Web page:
Following his initial foray into the Assembly, the UUP’s Steve Aiken MLA established himself as one of the party’s most capable performers and, in 2017, was returned with the largest vote share of any single unionist candidate in South Antrim. Ciarán Galway sits down with the Brexit and finance spokesperson to discuss his entry into politics, economic policy and why he believes a united Ireland is unfeasible.
A Royal Navy veteran of 32 years (and a submariner for 26 of those), Steve Aiken commanded two nuclear powered submarines and served “everywhere from the Arctic to places I can’t talk about” before embedding with the American Fifth Fleet in the Middle East. By his own words, he “did a lot of the pre-planning for operations in Iraq and Afghanistan”. Regardless, the UUP MLA does not believe that there was any long-term strategic rationale behind the decision to go into Iraq.
From there, he became the head of the UK Ministry of Defence’s Global Strategic Trends Programme. “We were doing a lot of work in Whitehall at the end of the Brown-era and the beginning of the Cameron-era. The last thing I thought I would ever be involved in is politics,” he remarks. “We were completely fed up with Gordon Brown, David Cameron and the whole coterie around them.”
In 2011, after leaving the Navy, Aiken became the founding CEO of the British-Irish Chamber of Commerce. Subsequently, through the British Irish Association and various boards in areas of east-west cooperation he met the then UUP leader, Mike Nesbitt. “Mike turned to me and said, ‘Steve, politics in Northern Ireland is changing. It’s no longer about orange and green. We need people who want to see Northern Ireland work, have a good experience of the economy and know about north-south relations. We’d be delighted if you put your name forward.’ So, I did, and the rest is history,” he quips.
Aiken identifies three fundamental factors which are inhibiting the Northern Ireland economy. The first is the legacy of ‘the Troubles’ and the long-term impact of underinvestment on infrastructure and basic industry, which has had a massively adverse effect. “If you compare Northern Ireland with other regions of the UK, we should be doing much better than we are,” he maintains.
“It has good global connectivity; a good geopolitical position and it has a flexible capability in that it is connected to the UK economy. We are an hour away from the global city [of London].
“The reason why Dublin has been successful is because of FDI coming in from the US, but also because it is also an hour from the global city – London. In fact, what we in Belfast need to be, and pardon my slightly obtuse geography, is a further connection on the M4 corridor. We need to be directly linked into that powerhouse that is London.”
The second factor is disinvestment in higher education. “We are the only part of the UK that has actively disinvested in its universities and it is not just a question of tuition fees. We have a university cap on numbers which means the universities themselves cannot plan to grow out of where they are,” the UUP chief whip states.
The local universities, he suggests, have moved away from research and development and become “exam factories” rather than the driving force for the local economy.
The final factor, Aiken argues is the bloated Northern Ireland Civil Service. “We need to reduce the size of the public sector in Northern Ireland, for two reasons. The first, as we are discovering through the RHI Inquiry and from nearly every Comptroller and Auditor General’s report, is that not only is it inefficient, it’s also very ineffective. It doesn’t deliver and acts as a drag on the Northern Ireland economy.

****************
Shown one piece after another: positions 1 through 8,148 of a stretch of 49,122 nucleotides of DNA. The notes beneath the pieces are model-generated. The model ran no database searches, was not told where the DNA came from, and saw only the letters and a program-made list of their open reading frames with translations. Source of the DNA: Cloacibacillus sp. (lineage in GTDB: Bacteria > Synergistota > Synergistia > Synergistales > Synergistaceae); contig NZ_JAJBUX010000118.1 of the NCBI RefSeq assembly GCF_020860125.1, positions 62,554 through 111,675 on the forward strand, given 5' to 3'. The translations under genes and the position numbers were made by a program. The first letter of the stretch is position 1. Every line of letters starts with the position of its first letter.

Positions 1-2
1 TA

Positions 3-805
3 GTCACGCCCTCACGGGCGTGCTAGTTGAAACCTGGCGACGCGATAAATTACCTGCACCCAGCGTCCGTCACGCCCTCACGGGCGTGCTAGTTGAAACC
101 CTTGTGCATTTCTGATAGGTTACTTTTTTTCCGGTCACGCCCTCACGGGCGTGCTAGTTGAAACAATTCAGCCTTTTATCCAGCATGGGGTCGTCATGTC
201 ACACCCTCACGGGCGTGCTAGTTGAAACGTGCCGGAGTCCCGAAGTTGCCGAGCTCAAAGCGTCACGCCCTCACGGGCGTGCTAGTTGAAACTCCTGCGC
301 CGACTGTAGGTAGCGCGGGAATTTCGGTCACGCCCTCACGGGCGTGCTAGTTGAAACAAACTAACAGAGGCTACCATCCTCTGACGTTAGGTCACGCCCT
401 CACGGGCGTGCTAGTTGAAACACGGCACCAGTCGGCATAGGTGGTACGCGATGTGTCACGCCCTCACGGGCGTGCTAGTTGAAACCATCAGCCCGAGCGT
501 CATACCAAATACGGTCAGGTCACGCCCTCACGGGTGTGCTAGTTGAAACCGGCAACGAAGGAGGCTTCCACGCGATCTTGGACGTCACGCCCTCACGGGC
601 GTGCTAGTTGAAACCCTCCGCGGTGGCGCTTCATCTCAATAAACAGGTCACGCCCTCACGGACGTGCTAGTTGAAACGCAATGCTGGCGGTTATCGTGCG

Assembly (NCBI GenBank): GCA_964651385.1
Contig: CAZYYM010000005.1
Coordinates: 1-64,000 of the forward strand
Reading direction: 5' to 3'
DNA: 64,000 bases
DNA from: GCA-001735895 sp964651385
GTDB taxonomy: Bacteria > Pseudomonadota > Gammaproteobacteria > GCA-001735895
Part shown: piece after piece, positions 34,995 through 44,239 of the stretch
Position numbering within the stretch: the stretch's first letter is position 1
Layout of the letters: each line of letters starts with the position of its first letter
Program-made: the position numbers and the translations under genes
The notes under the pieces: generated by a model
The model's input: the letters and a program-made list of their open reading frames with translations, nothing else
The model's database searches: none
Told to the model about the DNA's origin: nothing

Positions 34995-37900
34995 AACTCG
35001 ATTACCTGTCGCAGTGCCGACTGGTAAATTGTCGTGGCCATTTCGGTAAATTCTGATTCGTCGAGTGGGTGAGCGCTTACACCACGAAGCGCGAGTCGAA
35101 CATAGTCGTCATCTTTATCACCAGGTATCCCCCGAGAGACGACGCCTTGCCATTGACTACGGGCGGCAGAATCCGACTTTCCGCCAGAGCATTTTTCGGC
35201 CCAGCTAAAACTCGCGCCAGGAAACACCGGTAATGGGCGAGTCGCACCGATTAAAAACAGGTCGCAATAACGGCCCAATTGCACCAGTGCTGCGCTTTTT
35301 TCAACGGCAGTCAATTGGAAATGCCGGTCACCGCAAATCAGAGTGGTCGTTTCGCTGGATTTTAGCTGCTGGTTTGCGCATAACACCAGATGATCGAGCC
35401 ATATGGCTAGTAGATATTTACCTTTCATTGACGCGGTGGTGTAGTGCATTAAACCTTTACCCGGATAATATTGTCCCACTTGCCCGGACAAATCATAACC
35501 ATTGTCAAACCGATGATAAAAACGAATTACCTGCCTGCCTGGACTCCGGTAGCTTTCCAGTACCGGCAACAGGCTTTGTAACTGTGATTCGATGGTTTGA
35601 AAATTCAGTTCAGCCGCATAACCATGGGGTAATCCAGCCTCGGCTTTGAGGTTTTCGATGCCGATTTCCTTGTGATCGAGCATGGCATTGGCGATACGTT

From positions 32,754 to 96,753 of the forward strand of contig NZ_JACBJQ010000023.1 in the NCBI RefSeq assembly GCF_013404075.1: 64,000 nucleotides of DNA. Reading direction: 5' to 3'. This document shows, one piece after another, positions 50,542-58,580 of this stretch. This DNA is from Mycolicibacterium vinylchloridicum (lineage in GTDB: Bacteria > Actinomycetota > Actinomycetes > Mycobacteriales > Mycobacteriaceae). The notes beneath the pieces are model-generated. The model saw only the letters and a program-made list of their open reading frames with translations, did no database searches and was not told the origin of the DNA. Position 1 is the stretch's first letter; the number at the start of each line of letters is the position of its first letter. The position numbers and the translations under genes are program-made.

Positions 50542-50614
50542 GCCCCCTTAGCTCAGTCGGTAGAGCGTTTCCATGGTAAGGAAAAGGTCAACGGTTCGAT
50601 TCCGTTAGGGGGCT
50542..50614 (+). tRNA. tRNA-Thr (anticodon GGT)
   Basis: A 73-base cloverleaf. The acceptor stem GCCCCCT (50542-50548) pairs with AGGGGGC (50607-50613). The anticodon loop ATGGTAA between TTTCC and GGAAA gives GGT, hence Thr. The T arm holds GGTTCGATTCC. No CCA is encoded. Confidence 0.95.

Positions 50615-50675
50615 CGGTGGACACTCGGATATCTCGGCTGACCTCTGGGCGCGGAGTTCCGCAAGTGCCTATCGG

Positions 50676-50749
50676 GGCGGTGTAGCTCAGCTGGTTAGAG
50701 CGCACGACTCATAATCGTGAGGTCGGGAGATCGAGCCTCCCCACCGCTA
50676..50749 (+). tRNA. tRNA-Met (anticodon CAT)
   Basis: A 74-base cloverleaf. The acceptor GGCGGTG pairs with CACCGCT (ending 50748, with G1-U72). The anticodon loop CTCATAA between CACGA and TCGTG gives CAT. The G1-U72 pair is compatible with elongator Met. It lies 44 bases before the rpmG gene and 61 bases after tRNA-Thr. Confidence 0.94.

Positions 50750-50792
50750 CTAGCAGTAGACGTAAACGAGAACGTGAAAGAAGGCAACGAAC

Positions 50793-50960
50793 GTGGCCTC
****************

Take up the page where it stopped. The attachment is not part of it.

“The other thing is, it absorbs talent. There are very many talented people within the Northern Ireland Civil Service who would be much better in the private sector, creating real jobs, real wealth and real opportunities, rather than being stuck in the public sector, not taking minutes at meetings.”
The MLA for South Antrim defines his party’s economic policy in terms of “a proper economic strategy and an industrial strategy” that invests appropriately in higher and further education as well as basic and complementary infrastructure. “We need to be investing in those to make sure that happens, but we need to do that within a context and framework in which people want Northern Ireland to succeed because, quite frankly, nobody in Dublin wants us and most people in London don’t want us.
“The only way we would be in any way attractive is to transform Northern Ireland to be a place where people want to come to work, deliver and improve the economy. Everywhere you look, there are opportunities that need to be supported.”
To achieve this, he contends, there must be political buy-in, “regardless of what people think about the so-called ‘national question’” and suggests that 30 or 40 years of political stability are required to sufficiently grow the economy.
“There are very many talented people within the Northern Ireland Civil Service who would be much better in the private sector, creating real jobs, real wealth and real opportunities, rather than being stuck in the public sector, not taking minutes at meetings.”
Regardless of the post-Brexit dynamic, Aiken believes that the relationship across the UK has changed and that more power now needs to be devolved to the regions, particularly fiscal levers. “We are a devolutionist party. We would like to see things such as regeneration powers given to the local councils, because we need to be able to put resource to power so that they can deliver for local people. But we need to do that in a coordinated fashion across the entirety of the UK. We need as many levers as possible in order to do that.”
The UUP’s Brexit position, Aiken maintains, is “very simple and always has been”. As a party, he insists, the UUP voted remain because “on balance, it was better for Northern Ireland”. Now, regardless of the solution, a priority for the party is to avoid any borders north, south, east or west and to restore an effective relationship between the UK and Ireland.